Mitt Romney and the U.S. coal industry are engaged in a very public love affair. In August, the Republican candidate stood on a stage in Ohio and condemned Barack Obama's "war on coal," backed by a group of beefy, safety-helmeted men who looked like they just stomped out of a coal mine. Those miners later appeared in one of Romney's two September ads focused on coal, the "way of life" that, in his telling, Obama is ruthlessly attempting to crush.
"By the way," Romney said in his first debate with Obama, lest America miss the point, "I like coal!"
That was Oct. 3. On Oct. 4, coal stocks soared. On Friday, Romney was in Abingdon, Virginia, holding a "Coal Country" rally, proclaiming, "I don't believe in putting our coal under the ground forever." (Was that one of Obama's shovel-ready projects?)
If it feels like he's trying too hard, it's probably because Romney is not a natural fit for the industry's affections. When he was governor of Massachusetts, Romney signed a climate change plan, supported clean-energy startups, and famously went after a coal plant that was shirking pollution controls, saying, "I will not create jobs or hold jobs that kill people. And that plant kills people." (In one of its most cynical maneuvers, the Obama campaign has run ads attacking Romney for making this eminently defensible point.)
Now, however, Romney needs coal's love, and badly. Coal jobs and cheap coal electricity are important to several of the swing states upon which the election hinges, most especially Ohio, which may single-handedly decide the race. It's not enough for coal fans to be upset with Obama; Romney needs them actively working on his behalf.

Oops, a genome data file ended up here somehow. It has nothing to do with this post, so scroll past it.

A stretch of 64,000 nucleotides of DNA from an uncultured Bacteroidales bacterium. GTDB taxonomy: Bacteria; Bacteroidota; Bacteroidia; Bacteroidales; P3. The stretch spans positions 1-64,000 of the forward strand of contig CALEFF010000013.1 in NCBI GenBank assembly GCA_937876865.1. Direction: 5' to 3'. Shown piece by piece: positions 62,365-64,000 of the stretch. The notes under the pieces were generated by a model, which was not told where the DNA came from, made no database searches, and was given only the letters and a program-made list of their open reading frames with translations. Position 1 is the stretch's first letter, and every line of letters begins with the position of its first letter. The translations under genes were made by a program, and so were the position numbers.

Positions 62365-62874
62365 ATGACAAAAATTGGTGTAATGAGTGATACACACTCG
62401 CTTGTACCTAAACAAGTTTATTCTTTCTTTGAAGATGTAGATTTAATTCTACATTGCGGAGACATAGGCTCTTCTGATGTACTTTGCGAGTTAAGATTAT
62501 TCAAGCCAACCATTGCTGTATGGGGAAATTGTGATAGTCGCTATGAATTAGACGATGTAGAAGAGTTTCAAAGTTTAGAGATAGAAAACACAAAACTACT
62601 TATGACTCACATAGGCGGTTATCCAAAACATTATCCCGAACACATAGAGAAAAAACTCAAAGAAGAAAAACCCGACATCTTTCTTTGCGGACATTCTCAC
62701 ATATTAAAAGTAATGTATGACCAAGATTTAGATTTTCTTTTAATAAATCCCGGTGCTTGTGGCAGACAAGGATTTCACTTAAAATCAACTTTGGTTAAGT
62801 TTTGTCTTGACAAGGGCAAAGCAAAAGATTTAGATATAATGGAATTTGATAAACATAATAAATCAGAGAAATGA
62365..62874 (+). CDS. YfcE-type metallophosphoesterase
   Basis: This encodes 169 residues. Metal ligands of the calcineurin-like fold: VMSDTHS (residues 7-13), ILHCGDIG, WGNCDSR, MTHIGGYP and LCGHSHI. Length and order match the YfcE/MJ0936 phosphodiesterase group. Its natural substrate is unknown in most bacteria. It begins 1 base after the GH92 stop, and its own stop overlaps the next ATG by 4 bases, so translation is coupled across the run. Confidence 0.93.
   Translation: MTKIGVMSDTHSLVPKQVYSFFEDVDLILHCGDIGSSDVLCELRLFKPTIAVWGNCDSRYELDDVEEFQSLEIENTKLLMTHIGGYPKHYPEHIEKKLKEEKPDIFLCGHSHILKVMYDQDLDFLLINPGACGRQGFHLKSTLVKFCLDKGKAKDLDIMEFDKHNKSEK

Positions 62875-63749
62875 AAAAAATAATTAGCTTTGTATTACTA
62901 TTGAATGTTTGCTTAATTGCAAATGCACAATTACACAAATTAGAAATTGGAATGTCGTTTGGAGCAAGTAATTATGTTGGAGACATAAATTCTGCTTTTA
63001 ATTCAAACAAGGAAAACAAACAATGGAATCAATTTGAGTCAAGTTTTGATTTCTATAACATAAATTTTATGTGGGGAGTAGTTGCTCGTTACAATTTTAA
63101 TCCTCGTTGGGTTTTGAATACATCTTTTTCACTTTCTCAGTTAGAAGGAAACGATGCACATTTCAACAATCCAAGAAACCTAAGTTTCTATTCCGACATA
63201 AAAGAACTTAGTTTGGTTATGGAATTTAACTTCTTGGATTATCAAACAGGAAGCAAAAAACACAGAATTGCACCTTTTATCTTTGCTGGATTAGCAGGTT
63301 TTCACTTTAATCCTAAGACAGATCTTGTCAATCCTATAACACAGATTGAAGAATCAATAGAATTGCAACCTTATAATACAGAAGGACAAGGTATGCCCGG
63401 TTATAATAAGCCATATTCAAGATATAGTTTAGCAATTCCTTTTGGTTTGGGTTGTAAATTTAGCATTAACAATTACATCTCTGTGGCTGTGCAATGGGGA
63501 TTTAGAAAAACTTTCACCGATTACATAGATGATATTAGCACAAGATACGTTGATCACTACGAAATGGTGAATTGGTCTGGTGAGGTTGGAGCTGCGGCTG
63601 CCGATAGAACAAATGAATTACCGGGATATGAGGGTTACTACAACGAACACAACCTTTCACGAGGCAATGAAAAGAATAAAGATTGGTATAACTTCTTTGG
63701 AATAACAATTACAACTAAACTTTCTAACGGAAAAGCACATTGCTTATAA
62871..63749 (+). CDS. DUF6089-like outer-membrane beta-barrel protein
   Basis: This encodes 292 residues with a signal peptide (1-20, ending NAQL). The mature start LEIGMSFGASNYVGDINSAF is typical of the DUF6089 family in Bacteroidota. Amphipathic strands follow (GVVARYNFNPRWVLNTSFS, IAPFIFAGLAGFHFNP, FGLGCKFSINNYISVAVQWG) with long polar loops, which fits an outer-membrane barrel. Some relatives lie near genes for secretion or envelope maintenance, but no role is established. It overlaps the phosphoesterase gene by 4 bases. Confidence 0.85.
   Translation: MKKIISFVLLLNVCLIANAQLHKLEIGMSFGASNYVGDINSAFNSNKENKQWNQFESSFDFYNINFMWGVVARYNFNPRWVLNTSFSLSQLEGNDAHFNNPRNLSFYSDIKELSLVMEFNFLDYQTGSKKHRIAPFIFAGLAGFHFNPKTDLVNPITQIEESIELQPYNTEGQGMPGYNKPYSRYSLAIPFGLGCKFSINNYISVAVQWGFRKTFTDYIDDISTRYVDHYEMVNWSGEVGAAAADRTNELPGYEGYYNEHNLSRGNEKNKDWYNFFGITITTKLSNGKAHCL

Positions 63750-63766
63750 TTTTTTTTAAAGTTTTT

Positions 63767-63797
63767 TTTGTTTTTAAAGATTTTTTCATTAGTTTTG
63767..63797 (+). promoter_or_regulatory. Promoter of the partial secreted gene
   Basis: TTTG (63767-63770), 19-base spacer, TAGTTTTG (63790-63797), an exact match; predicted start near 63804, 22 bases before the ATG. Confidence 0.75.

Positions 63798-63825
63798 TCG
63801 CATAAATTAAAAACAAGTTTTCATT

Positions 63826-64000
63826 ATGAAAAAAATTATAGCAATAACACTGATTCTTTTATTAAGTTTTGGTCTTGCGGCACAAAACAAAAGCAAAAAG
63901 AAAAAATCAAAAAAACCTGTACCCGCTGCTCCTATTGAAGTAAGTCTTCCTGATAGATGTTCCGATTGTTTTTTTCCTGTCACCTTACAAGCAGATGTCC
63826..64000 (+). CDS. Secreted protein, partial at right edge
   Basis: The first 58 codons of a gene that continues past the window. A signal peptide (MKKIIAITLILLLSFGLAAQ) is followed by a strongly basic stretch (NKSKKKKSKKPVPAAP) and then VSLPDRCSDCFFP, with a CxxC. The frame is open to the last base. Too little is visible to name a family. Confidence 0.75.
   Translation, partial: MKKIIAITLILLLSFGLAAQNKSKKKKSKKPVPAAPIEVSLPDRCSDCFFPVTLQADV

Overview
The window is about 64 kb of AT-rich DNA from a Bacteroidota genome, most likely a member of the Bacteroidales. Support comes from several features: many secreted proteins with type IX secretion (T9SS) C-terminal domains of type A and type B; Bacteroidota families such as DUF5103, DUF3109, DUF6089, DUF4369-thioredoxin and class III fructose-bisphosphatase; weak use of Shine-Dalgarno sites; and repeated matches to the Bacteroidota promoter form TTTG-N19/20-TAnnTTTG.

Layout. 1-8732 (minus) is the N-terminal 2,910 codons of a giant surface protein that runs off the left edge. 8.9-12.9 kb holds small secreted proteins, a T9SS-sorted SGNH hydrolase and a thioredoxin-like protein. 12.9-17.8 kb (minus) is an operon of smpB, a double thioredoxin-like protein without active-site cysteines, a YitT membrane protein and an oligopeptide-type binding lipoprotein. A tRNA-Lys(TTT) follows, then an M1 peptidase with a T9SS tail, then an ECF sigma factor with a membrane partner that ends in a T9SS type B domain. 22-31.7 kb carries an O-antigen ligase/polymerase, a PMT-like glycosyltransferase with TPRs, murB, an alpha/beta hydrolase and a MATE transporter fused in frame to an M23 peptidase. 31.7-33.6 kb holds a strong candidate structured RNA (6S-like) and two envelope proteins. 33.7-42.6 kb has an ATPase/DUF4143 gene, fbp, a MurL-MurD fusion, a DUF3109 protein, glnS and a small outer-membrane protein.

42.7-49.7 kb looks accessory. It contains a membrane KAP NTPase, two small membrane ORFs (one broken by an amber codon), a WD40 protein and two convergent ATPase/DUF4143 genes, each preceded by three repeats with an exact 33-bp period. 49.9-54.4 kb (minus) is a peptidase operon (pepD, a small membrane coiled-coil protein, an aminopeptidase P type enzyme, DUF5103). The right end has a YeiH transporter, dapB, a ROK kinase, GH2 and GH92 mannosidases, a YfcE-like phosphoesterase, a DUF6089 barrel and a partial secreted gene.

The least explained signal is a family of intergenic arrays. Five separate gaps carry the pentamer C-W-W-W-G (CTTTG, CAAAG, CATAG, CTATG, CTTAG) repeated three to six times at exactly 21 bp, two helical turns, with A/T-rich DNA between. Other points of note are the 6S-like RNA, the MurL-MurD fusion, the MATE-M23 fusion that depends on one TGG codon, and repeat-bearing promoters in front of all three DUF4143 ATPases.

It doesn't come easy to him -- Romney isn't exactly known for his easy rapport with the working class. Remember those miners on stage in Ohio? It turns out that they were forced to attend the rally, without pay, and aren't very happy about it. And for all that environmental regulations have turned the United Mine Workers of America against Obama this year, they aren't endorsing Romney either. The union is sitting this one out.
Nonetheless, where it counts -- in board rooms and executive suites -- Romney is being richly rewarded for his support. The boss who forced his miners to attend Romney's rally, CEO Robert Murray of Murray Energy, hosted a $1.7 million fundraiser for the candidate in May and has apparently been bullying his employees into contributing to his anti-Obama PAC, prompting a complaint to the SEC.